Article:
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Sunday February 9, 2014 MYT 12:00:00 AM
Sunday February 9, 2014 MYT 8:42:02 AM
by chong ming kua
A gift of angpow.
FROM 1980 to 1991, a RM10 ang pow was a luxury. Especially if you were living in a small kampung in Malacca. And if you were not yet in your teens, McDonald’s was as alien to you as VCRs, and junk food was sold for as cheap as 20 sen a packet.
Ten ringgit then could buy you a whole lot of goodies. While my cousins, all 20 of them, would usually revel at the coins in their ang pows, I was absolutely sure I would get one RM10 ang pow at least!
While I was at that age, I was focused on the money. Which kid wouldn’t have been? My life was not actually brimming with luxury.
My young mind could not grasp the love and hardship, or the sentiment, that came with the cash. It was not to buy my love, but it was due to love that I got it in the first place. And that made it very, very special.
I must elaborate.
This ang pow did not come from my parents. Nor did it come from any member of my family. It was given to me by a friend I called “Datuk”.
Datuk was easily as old as my grandparents. And he was more of a grandfather to me than my grandfather ever was!
Imagine this, on my first day of school, my mother was in school long enough to inform my teacher that if I ever stepped out of line, the teacher had her permission to discipline me! After that, my mum had to go to work.
Also, my mum wanted me to be independent. I was old enough to identify my school bus and my kampung-mates were on the same bus as well.
Without me knowing, Datuk was there as well, watching from a distance, making sure I was safe.
It was not just about him being there, it was about him cycling all the way from home to be there. It was a good 30-minute ride, but he did it every school day in my first year.
I would be home every day at approximately 1pm and lunch time was spent eating with Datuk at his dining table.
As he was my neighbour, I would bring food (my maternal grandmother would cook) and coffee, and we would spend time eating, talking and looking out his door, watching cars go by.
I was an active child back then. I did not sleep in the afternoon (an afternoon spent sleeping was daylight wasted unnecessarily!).
Datuk taught me how to play checkers. We did not have Nintendos or Xboxes back then. Instead, we spent hours playing checkers and walking out to have ais kacang in between games. Naturally, I won most of our games; I was that good!
Most nights, I would just fall asleep in Datuk’s house. We spent the nights watching television (he loved P. Ramlee movies) and weekend mornings watching cartoons. He was my confidante, my best friend.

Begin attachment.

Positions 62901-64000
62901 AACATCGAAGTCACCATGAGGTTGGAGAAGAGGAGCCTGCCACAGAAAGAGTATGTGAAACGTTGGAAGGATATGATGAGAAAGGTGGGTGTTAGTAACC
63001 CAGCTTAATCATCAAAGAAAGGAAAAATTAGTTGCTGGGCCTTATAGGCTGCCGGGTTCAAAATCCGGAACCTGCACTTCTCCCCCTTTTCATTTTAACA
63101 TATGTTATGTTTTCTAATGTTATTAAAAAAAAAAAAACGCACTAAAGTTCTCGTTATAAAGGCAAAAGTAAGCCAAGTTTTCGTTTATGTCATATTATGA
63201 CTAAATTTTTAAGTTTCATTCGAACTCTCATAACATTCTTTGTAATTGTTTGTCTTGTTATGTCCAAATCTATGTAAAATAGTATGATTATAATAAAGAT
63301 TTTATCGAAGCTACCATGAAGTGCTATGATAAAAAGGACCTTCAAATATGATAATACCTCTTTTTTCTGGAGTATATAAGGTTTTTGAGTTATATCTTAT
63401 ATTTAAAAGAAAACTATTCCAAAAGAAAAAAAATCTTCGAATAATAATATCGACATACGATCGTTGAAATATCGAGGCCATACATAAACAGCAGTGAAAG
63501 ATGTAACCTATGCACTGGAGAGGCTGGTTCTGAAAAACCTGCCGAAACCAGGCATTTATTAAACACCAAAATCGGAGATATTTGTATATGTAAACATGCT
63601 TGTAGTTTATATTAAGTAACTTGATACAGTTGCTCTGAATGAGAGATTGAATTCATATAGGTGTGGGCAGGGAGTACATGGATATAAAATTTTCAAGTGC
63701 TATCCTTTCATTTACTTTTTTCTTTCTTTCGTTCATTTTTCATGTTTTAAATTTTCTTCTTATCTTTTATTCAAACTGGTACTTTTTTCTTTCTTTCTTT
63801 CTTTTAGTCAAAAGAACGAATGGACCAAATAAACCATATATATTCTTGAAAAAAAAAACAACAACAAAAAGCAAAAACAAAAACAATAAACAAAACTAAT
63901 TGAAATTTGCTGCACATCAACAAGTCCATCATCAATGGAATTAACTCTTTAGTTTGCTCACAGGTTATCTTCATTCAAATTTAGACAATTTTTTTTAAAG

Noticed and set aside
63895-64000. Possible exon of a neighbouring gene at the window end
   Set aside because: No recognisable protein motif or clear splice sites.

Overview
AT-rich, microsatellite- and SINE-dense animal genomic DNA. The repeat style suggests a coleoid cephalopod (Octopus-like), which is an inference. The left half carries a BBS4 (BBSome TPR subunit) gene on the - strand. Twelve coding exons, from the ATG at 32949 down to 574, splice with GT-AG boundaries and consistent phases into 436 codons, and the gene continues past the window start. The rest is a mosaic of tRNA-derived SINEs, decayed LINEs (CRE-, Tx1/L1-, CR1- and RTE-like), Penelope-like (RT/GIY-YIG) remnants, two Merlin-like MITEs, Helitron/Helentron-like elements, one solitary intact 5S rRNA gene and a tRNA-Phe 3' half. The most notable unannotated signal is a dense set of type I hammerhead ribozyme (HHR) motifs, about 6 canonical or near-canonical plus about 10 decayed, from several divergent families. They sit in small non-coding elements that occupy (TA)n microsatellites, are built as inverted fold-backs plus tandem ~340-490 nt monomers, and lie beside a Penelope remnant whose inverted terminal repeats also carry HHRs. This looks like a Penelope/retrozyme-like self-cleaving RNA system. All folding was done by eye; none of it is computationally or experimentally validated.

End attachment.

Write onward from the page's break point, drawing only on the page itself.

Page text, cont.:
As I grew up, Datuk grew older. As I gained more knowledge, he began to lose some of his memories.
I learned that Datuk was a widower; his wife passed on long ago and his children went to Kuala Lumpur to look for a better life. They would visit him once in a while, but always for a short period of time. He never complained; Datuk was an independent man and a proud one at that. He never asked for money or sympathy, and I guess at that young age, I gave him something he truly craved – undivided, sincere company.
Datuk passed on in 1993. He was in the company of his grandchildren and great grandchildren. He suffered a stroke a year before that and they took him in.
One day, I cycled for an hour, from my house in Ujong Pasir to his grandson’s house in Telok Mas. That was a week before he exhaled his last breath. I talked about checkers and school with him.
He always stressed the importance of educational excellence till his dying day. He believed education freed a person’s mind and shaped one’s personality.
Have I mentioned Datuk was a Muslim? Me ... a young Chinese boy from a typical Chinese family, brought up partly by a Malay man.
He never judged me, nor did I ever judge him. I loved him as a grandson could and should. To him, my kuning langsat skin was no different to his sawo matang. I was a boy and that was that.
Every Chinese New Year, I think of his RM10 ang pow. On a personal note, I miss him, his guidance, his laughter, his sporting spirit when it came to playing checkers to make a young boy happy.
I look at Malaysia today, 20 years after these events and wonder, will there ever be another odd couple like us.
For in this beautiful tapestry we call Malaysia, we do not need to learn how to live together. We can live together, happily and harmoniously. The main ingredients? Honesty and love for one another.
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Lifestyle, Chinese New Year
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